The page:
“Given the intensity of the programme, it is not something that is suitable for all our patients and also depends on our stroke Speech and Language Therapy team being fully staffed to deliver this intensity of therapy.
But for those patients who are suitable and motivated, I believe that it can be well worth the investment.”
His proud wife Emma also described Neil’s recovery so far as “amazing”.
She said: “He has spent the last couple of years shying away from people but doing this speech therapy programme has made him more confident.
“When he first started he didn’t want to see people and could maybe only say two or three words together.
“Now he’s able to say a lot more, he has more confidence – even with people he doesn’t know.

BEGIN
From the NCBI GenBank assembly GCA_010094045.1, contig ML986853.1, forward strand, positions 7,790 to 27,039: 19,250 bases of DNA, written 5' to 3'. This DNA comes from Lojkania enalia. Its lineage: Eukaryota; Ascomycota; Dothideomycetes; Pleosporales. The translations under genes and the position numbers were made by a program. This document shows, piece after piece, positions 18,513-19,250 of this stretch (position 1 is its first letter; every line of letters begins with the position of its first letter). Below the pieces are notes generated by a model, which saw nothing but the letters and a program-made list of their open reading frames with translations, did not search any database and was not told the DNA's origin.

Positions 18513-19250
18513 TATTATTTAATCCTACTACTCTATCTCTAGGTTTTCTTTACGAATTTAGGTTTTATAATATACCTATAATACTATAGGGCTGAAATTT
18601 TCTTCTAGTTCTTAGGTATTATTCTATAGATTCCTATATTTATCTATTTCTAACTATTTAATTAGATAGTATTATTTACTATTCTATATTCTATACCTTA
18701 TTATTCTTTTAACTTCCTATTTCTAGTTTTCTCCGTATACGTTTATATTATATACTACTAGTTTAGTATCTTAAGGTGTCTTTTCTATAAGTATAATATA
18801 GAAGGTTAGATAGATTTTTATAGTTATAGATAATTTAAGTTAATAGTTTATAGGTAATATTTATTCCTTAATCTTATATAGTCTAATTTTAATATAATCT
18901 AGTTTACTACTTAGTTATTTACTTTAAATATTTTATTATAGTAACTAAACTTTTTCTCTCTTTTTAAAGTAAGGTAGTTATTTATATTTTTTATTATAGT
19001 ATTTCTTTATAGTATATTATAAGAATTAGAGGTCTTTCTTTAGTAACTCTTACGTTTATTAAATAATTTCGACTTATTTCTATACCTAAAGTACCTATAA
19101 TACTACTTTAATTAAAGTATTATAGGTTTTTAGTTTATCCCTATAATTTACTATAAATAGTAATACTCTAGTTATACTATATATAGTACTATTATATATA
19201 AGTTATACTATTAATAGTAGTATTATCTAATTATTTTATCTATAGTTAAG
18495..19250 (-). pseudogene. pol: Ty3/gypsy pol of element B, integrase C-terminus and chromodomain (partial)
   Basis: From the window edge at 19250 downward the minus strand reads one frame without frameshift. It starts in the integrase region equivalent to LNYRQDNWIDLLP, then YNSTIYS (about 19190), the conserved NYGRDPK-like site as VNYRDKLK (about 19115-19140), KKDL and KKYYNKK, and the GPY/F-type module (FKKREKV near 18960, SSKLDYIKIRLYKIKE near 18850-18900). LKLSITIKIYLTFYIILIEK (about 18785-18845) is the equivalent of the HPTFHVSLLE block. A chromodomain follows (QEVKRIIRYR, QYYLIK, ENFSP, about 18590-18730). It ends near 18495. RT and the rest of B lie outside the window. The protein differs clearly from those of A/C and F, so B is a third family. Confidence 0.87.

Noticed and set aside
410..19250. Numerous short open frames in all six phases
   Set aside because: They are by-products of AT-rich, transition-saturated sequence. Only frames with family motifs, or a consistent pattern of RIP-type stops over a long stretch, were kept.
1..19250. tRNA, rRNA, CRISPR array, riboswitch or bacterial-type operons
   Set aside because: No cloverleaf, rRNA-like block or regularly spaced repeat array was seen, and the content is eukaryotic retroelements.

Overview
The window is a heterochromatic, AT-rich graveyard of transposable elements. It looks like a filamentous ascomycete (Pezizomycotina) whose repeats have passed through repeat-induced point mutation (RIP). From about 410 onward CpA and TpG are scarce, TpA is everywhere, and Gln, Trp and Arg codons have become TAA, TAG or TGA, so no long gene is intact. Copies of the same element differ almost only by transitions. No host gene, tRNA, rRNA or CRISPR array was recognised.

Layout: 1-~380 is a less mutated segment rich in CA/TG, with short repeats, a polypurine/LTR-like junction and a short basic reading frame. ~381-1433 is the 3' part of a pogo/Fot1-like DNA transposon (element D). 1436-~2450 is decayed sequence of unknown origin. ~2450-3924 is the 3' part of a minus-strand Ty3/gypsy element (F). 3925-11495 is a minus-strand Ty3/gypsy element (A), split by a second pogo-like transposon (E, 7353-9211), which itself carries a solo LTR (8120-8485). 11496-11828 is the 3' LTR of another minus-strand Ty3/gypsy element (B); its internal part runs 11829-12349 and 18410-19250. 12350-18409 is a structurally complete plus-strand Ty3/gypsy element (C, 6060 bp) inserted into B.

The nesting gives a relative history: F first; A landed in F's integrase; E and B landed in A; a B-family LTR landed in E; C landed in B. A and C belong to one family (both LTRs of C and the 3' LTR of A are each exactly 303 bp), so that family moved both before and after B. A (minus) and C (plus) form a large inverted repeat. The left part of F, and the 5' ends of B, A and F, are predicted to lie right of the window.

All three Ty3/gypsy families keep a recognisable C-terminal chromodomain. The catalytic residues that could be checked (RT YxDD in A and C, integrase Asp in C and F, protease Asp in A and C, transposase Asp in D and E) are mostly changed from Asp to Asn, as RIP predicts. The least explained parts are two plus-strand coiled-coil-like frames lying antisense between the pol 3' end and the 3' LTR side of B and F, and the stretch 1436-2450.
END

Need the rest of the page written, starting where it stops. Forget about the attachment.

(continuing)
“We know we still have a long way to go but I know he can do it.”
The impact of a stroke
A stroke can have a huge impact on a patient’s speech and movement, causing significant damage to the areas of the brain responsible for controlling these functions.
As a result, relearning these skills for some people is an exhausting and slow process, as the brain has to find new ways of making the connections needed without using the area damaged by the stroke.
Dr Crook described that for some people, relearning these skills is a little like a road closure.
The quickest route – which you’re familiar and comfortable with – is no longer accessible and your brain needs to make a diversion.
“Going round” the damage in this way will take longer and you may get lost or confused along the way but, as you continue to take this “new route” it becomes easier and more familiar.
Eventually, you no longer try and use the old route and the new one becomes the norm – and getting you to this point is what the therapy is all about.